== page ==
Now, let’s delve into our strategy for packing when traveling internationally. Those who know me are aware that fashion is not my forte, so my choices might not align with your preferences. You’ll need to tailor my advice to suit your personal style. However, I’m confident you’ll find enough tips here to help you reduce your luggage to two carry-on bags, regardless of your fashion preferences.

One of the secrets to packing light is finding clothes that can be worn multiple times without washing. I’m talking about natural, breathable, high-quality materials such as merino wool, bamboo, or performance blends. These fabrics are not just lightweight and quick-drying; they are also naturally odor-resistant. Merino wool, for example, is particularly valuable for its temperature-regulating properties and ability to stay fresh even after several wears.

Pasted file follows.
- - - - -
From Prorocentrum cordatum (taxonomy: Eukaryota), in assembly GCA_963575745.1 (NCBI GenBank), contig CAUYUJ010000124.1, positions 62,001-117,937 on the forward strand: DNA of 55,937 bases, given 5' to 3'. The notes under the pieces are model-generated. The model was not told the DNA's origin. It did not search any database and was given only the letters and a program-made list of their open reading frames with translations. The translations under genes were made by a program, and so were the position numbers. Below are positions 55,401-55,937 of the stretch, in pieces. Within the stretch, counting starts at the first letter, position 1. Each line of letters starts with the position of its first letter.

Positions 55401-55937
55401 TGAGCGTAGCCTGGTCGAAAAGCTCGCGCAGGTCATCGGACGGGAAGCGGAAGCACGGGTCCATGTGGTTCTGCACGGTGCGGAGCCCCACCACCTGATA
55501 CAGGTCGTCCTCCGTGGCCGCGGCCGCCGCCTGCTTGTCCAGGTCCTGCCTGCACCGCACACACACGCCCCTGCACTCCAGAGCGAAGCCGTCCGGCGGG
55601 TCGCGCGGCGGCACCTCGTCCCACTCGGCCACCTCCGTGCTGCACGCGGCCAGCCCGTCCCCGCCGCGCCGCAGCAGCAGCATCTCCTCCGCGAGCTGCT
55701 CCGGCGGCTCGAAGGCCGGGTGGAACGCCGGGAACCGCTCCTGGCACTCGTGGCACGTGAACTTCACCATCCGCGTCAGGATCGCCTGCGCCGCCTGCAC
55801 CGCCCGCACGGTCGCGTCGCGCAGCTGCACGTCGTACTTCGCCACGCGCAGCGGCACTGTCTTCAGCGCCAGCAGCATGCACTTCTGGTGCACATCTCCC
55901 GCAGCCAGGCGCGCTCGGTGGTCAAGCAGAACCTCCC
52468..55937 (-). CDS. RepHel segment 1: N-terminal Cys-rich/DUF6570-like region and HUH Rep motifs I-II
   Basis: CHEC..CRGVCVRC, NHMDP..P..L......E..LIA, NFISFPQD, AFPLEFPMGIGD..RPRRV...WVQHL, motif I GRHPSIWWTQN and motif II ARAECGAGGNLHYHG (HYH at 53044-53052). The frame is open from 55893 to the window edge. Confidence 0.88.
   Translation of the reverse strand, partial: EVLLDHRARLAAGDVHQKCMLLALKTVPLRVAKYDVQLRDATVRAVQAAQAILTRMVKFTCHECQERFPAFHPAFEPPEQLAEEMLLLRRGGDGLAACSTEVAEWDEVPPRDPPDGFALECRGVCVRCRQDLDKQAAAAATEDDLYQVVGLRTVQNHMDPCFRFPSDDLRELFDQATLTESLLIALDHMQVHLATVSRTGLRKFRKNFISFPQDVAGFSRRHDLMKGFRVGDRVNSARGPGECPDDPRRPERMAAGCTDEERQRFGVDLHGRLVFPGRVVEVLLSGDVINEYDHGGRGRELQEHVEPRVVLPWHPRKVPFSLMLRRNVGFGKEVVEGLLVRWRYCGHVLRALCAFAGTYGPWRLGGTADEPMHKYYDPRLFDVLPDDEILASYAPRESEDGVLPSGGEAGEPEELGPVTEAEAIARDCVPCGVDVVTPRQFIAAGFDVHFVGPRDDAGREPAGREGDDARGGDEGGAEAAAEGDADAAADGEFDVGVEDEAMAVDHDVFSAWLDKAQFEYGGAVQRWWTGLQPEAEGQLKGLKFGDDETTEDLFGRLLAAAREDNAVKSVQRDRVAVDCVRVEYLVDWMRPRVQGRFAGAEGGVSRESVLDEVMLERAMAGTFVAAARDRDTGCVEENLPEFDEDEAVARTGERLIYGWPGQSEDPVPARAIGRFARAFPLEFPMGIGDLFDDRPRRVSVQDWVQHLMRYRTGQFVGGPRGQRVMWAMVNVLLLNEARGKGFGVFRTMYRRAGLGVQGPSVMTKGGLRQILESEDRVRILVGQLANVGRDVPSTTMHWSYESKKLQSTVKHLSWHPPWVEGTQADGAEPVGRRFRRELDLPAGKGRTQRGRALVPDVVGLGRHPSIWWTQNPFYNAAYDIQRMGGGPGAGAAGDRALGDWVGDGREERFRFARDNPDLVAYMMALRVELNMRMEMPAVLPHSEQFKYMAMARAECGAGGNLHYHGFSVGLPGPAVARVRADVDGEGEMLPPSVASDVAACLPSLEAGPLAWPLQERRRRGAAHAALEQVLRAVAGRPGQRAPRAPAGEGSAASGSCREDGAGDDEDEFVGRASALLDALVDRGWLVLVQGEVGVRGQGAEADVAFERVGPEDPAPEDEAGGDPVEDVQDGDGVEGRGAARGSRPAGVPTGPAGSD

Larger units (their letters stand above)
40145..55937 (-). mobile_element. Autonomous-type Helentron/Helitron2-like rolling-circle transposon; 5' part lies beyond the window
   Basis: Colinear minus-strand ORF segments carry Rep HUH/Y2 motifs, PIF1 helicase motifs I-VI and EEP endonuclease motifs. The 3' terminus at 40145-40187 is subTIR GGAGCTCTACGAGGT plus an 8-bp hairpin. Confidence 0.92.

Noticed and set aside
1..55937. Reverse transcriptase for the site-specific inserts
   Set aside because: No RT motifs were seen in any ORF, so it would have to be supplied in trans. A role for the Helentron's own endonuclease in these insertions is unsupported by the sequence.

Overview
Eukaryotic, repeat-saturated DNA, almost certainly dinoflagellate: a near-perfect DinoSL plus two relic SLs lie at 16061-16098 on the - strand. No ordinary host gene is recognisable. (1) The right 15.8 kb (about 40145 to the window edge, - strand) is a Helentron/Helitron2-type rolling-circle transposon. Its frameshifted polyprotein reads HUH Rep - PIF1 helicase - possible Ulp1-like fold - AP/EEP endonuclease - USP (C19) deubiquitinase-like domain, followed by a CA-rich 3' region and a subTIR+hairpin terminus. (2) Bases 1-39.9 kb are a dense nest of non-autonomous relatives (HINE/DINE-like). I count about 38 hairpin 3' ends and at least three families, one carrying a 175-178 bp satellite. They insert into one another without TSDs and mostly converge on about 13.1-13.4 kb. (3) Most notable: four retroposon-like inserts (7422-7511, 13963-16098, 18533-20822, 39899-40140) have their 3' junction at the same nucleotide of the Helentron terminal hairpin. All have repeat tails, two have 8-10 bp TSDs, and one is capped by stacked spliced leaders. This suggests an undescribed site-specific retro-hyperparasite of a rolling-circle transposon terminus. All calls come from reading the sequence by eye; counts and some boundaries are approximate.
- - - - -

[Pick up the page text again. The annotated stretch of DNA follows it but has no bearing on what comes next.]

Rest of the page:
Simcha Wearing One of His WoolX Merino Wool T-Shirts: Day 4

You can’t go wrong with Merino wool for travel - it’s simply the best! WoolX and Smartwool are our “go-to” brands for both tees and button up shirts. WoolX stands out for its exceptional fit, while Smartwool offers a more diverse color selection. Both brands are recognized for their comfort and durability, with short-sleeve and long-sleeve options in different thicknesses for various temperatures. When I travel, I usually bring three short-sleeve and two long-sleeve Merino wool t-shirts. I can wear one for 4-5 days without noticing an odor, and they don’t wrinkle, keeping them looking much nicer than my regular cotton t-shirts. They also air-dry faster than cotton, which is convenient since so many of the Airbnb’s in Europe don’t have dryers.